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Amazon API Gateway
Developer Guide

Deploying an API in Amazon API Gateway

After creating your API, you must deploy it to make the API callable for your users.

To deploy an API, you create an API deployment and associate it with a stage. Each stage is a snapshot of the API and is made available for the client to call. Every time you update an API, which includes modification of methods, integrations, authorizers, and anything else other than stage settings, you must redeploy the API to an existing stage or to a new stage. As your API evolves, you can continue to deploy it to different stages as different versions of the API. You can also deploy your API updates as a canary release deployment, enabling your API clients to access, on the same stage, the production version through the production release, and the updated version through the canary release.

To call a deployed API, the client submits a request against an API method URL. The method URL is determined by an API's host name, a stage name, and a resource path. The host name and the stage name determine the API's base URL.

Using the API's default domain name, the base URL of an API in a given stage ({stageName}) is of the following format:

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https://{restapi-id}.execute-api.{region}.amazonaws.com/{stageName}

To make an API's default base URL more user-friendly, you can create a custom domain name (e.g., api.example.com) to replace the default host name of the API. To support multiple APIs under the custom domain name, you must map an API stage to a base path.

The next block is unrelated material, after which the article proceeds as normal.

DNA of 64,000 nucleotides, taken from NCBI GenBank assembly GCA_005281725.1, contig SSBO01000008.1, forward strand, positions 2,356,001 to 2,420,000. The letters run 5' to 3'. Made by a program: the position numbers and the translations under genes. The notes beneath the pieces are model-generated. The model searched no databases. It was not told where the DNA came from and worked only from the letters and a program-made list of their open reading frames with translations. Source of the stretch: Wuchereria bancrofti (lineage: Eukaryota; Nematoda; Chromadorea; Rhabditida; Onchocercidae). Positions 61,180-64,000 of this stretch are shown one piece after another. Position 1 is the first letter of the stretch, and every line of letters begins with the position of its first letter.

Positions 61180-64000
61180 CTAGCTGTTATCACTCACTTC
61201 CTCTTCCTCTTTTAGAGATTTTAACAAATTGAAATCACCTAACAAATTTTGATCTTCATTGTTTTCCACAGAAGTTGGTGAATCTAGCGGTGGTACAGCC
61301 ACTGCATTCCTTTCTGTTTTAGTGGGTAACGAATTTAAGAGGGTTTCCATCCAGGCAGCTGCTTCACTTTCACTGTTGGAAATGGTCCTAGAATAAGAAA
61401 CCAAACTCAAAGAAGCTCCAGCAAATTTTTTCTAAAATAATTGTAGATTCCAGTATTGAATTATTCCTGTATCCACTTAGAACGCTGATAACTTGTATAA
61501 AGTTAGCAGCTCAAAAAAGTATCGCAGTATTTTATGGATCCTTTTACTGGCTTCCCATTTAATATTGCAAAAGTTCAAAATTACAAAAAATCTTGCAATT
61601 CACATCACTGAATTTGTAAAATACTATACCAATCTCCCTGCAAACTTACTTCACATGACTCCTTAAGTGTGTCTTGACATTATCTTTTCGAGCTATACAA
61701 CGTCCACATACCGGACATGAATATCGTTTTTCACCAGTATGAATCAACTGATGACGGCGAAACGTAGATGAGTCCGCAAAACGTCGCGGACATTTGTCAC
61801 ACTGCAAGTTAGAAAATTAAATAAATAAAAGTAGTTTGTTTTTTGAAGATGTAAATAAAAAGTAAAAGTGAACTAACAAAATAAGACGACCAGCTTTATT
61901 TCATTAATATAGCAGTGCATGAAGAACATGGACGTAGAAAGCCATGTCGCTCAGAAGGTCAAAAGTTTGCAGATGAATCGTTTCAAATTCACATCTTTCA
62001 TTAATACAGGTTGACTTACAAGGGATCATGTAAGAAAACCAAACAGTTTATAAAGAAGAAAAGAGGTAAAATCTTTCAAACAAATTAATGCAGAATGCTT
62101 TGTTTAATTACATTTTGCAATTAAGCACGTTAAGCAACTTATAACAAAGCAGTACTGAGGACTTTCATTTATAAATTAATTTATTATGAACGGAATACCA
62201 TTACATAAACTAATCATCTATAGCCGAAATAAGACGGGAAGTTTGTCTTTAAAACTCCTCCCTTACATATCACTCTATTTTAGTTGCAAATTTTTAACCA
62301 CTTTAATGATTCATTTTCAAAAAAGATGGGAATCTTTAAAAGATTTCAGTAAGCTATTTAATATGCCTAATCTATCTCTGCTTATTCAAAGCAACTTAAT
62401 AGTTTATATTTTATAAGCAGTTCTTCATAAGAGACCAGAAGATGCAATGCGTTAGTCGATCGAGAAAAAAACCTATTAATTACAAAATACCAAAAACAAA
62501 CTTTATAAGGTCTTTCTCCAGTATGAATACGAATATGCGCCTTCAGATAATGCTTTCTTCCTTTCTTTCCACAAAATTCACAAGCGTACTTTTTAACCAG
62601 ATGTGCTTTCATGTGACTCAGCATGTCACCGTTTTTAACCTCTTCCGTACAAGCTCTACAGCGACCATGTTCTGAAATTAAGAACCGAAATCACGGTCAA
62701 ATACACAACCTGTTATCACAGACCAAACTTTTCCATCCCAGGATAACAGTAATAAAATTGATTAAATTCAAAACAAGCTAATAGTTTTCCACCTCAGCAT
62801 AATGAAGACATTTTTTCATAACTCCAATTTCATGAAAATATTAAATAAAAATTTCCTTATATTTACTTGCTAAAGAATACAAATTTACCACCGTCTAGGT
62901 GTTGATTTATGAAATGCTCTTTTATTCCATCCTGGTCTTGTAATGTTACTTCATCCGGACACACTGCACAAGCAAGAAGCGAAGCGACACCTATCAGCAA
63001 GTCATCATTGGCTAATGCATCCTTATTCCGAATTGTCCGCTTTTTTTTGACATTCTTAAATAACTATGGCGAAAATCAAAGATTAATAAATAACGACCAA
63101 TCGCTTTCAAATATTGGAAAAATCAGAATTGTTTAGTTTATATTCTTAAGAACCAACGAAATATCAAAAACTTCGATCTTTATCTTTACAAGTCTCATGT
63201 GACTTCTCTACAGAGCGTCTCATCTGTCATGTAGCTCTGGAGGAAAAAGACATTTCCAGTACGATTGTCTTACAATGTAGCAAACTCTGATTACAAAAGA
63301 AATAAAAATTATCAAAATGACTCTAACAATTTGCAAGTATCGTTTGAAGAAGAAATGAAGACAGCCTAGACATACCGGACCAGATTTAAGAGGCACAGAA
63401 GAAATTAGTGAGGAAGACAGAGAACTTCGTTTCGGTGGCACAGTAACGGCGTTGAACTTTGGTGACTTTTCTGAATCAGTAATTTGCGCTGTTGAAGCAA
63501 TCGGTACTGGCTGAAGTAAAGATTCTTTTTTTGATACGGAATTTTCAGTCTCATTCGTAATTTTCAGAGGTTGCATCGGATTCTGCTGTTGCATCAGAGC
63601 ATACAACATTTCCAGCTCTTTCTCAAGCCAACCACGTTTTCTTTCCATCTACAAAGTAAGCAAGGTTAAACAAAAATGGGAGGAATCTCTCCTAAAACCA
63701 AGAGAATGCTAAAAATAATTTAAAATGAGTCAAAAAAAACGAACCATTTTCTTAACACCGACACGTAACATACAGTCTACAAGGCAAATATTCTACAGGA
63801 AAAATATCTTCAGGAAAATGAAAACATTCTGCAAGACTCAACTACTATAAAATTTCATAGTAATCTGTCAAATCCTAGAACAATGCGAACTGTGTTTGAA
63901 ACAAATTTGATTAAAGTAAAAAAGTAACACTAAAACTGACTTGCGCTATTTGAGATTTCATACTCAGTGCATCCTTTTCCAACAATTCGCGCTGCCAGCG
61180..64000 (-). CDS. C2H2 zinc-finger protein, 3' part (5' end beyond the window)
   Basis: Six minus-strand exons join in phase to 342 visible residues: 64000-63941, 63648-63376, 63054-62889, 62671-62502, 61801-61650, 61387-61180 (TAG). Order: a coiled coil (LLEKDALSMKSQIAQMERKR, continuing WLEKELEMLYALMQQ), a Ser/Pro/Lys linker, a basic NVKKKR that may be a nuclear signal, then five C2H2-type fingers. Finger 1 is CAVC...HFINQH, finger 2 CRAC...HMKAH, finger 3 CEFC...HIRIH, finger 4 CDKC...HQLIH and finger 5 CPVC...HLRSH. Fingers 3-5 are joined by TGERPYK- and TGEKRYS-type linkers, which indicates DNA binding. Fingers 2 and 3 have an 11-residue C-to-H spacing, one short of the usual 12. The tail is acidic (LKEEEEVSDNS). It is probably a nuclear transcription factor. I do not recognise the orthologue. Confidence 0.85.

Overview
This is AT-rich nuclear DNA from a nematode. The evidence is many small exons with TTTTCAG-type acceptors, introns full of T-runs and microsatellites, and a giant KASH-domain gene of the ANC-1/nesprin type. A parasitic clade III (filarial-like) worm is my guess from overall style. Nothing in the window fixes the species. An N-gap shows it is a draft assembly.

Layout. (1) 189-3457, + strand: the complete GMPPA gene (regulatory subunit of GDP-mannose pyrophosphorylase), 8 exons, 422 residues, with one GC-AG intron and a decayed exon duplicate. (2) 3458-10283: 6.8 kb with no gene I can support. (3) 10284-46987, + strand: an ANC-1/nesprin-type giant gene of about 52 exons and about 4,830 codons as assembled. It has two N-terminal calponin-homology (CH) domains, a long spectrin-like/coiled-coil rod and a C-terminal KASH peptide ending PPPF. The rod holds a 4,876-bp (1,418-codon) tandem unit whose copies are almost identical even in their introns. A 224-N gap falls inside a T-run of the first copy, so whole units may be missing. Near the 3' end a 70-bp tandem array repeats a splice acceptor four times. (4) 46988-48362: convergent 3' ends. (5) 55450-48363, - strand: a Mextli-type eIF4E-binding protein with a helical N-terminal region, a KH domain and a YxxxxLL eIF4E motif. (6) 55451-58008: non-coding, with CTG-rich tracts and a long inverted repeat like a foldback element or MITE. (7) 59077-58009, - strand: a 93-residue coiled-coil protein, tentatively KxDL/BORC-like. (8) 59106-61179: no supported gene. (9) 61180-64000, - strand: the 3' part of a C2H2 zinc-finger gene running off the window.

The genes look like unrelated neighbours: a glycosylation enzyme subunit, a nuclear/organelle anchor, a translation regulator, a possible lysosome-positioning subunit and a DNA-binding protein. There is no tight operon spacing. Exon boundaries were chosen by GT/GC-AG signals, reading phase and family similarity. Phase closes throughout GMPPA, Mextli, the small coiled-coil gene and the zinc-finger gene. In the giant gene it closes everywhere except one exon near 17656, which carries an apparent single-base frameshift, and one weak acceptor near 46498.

With a custom domain name of {api.example.com} and the API stage mapped to a base path of ({basePath}) under the custom domain name, the base URL becomes the following:

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https://{api.example.com}/{basePath}

For each stage, you can optimize the API performance by adjusting the default account-level request throttling limits and enabling API caching. You can also enable logging API calls to CloudTrail or CloudWatch and select a client certificate for the backend to authenticate the API requests. In addition, you can override stage-level settings for individual methods and define stage variables to pass stage-specific environment contexts to the API integration at run time. At an API stage, you can export the API definitions and generate an SDK for your users to call the API using a supported programming language.

Stages enable robust version control of your API. For example, you can deploy an API to a test stage and a prod stage, and use the test stage as a test build and use the prod stage as a stable build. After the updates pass the test, you can promote the test stage to the prod stage. The promotion can be done by redeploying the API to the prod stage or updating a stage variable value from the stage name of test to that of prod.

You can also include a canary release for testing new changes. This is referred to as a canary release deployment. It makes available a base version and updated versions of the API on the same stage, allowing you to introduce new features in the same environment for the base version. For more information, see Set up an API Gateway Canary Release Deployment.

In this section, we discuss how to deploy an API, using the API Gateway console or calling the API Gateway REST API. To use other tools to do the same, see the documentation of, for example, AWS CLI or an AWS SDK.

To monetize your API deployment, you can leverage the API Gateway integration with AWS Marketplace to vend your API as a Software as a Service (SaaS) product. The instructions are also included in this chapter.